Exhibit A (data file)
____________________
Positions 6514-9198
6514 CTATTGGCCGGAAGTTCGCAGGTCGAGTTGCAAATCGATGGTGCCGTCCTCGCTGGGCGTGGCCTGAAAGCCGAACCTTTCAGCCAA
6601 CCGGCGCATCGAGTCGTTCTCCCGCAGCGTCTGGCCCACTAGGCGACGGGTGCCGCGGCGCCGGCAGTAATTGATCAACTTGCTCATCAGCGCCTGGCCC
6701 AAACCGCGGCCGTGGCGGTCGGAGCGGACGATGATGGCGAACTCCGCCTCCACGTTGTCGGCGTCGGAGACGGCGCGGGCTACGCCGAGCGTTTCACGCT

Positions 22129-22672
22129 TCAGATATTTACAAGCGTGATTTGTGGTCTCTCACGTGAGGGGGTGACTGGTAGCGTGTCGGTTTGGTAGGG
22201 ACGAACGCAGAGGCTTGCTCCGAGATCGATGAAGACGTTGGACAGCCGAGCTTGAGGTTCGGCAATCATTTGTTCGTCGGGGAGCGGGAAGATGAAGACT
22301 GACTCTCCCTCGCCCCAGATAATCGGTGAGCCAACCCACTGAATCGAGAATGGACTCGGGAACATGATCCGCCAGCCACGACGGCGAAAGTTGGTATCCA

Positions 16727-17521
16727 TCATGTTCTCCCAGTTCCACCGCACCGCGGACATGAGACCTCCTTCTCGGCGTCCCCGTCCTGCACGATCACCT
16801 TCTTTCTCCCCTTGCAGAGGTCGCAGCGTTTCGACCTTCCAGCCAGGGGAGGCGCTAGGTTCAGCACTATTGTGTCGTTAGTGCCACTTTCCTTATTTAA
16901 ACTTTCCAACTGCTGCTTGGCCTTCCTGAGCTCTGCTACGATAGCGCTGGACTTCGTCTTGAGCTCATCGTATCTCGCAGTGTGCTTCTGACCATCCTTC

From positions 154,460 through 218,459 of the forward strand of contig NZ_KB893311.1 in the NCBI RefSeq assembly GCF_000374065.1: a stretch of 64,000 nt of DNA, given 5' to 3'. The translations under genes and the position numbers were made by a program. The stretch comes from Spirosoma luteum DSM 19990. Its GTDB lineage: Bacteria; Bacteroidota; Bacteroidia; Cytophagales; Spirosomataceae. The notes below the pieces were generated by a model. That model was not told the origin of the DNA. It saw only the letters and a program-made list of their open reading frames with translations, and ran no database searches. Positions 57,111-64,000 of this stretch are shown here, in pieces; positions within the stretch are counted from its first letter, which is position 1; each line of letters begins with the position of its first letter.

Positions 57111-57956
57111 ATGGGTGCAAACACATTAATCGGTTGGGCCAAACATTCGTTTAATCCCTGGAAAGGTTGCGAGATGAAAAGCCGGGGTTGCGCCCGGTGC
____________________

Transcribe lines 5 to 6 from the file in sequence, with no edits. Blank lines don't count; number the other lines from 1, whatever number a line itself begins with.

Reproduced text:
Positions 22129-22672
22129 TCAGATATTTACAAGCGTGATTTGTGGTCTCTCACGTGAGGGGGTGACTGGTAGCGTGTCGGTTTGGTAGGG